–  Somehow this increase is equal to 47% of the revenue expected from increases in the Act1 Index of about 2.5% per year.  (Despite a question, I’m still not sure how these numbers reconcile – part of the problem of not having an integrated summary).

–  Salary increases aggregate to 10% over the three years, a cost offset to some extent by increases in the employee share of the premium for one of the health plans from 13% to 16% next year and by the implementation of a 6.5% share of the prescription plan premium, also next year.  The salary increases come from matrix increases of 0.5% to 1% and from step movement, plus raising the caps on tuition reimbursement and column movement.  The top step – always key with 40% of the staff there and earning ~$100,000/year – gets a $1,000 bonus this year, a ~2.5% increase next year and a 1% increase the year after.

–  The cost calculations assume the current teacher population moves along the matrix and stays at the top level, no retirements.

–  The impact of the extra PSERS and other salary-driven costs was not included

The Union and Board both seemed content with what appears on the surface to be a balanced agreement.  It will be important for the Board to remember that the District does not have to raise taxes equal to this or other cost increases.  Tonight Tredyffrin Township reported that its assessed base has increased 1.1% in 2017 YTD.

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“He Said, She Said” – Now What? T/E School Board Race Plagued with Legal Questions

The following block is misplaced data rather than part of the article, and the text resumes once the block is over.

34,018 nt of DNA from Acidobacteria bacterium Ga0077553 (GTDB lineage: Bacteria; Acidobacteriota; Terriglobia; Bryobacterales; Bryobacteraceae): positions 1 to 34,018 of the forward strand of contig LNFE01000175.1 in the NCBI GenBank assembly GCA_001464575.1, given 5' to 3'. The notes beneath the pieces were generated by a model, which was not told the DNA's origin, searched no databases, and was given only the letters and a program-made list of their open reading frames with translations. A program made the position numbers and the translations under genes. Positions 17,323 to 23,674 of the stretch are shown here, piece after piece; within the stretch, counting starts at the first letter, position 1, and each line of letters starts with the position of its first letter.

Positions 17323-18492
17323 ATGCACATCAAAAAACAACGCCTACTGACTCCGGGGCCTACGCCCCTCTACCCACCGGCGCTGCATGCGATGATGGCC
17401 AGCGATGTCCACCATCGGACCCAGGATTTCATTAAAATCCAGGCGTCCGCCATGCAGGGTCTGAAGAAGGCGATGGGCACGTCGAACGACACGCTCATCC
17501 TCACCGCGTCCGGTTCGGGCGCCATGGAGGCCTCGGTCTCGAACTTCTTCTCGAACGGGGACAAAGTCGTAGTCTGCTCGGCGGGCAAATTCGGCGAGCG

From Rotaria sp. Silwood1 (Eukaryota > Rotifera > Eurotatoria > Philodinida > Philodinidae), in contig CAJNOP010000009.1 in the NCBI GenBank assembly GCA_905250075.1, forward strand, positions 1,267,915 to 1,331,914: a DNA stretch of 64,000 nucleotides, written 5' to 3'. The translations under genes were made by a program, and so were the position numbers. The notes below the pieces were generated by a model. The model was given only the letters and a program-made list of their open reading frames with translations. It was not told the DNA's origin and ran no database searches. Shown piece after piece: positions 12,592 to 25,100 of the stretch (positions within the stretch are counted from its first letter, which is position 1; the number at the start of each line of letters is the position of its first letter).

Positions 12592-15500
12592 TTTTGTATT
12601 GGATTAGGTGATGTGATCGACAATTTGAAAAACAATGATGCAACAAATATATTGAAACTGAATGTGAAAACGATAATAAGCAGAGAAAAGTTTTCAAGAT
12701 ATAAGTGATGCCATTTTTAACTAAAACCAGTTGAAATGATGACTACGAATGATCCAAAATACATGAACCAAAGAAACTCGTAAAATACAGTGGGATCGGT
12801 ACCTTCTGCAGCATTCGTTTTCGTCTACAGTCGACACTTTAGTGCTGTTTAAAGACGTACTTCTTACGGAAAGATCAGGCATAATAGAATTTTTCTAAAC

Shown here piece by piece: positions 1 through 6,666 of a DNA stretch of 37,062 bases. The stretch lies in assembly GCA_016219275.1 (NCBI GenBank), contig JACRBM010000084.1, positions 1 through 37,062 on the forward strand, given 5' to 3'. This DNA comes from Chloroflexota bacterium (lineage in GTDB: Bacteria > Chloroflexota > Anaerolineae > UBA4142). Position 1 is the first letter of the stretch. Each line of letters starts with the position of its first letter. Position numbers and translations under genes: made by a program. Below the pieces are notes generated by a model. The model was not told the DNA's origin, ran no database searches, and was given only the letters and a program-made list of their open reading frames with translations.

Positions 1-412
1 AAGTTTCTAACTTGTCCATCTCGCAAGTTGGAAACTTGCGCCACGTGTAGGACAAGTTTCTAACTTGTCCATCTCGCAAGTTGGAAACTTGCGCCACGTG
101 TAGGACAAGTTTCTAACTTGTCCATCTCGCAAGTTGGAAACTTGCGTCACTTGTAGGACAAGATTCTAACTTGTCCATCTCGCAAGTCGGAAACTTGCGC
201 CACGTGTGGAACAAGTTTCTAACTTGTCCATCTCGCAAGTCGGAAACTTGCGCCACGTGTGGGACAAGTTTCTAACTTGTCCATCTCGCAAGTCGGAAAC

“He Said, She Said – What’s Next” says it all!  There continues to be accusations of misinformation and confusion surrounding the T/E School District’s 60-day resignation policy and how this regulation affects the Region II School Director race between candidates Doug Anestad (R) and Kyle Boyer (D).

Local municipal races are important and facts do matter! On October 12, chair of the Tredyffrin Republican Committee Neill Kling provided an opinion on the PA State Law in regards to the 60-day resignation policy.  On October 17, the post was updated to include subsequent responses from candidate Doug Anestad (R) and Kathleen Keohane, chair of the Tredyffrin Township Democratic Committee. In addition to their responses, I sent a personal email to candidate Kyle Boyer (D) inviting him to clarify his position and to ‘set the record straight’ on any inaccuracies. To date, Mr. Boyer has offered no further information nor responded to my email.

After reviewing TTDEMS chair Kathleen Keohane’ response dated October 17, Mr. Anestad believes it contains erroneous information and has sent a follow-up response. Rather than update the original post with this new information, below you will find Kathleen’s response followed by Doug’s.

Again, I need to ask where is Kyle Boyer? He’s the T/E School District school teacher running for the District’s school board. I understand that Mr. Boyer may not want to respond “on a blog” but isn’t the public entitled to some answers before Election Day?

Based on Mr. Anestad’s review (below) of the PA State Law, T/E School District policy and professional employment contract, it appears that there could be repercussions for Mr. Boyer if he were win the Region II School Director race. So … for any voters which be further confused by the “He Said, She Said” narrative, I suggest contacting Dr. Rich Guisick, the T/E School District Superintendent at gusickr@tesd.net.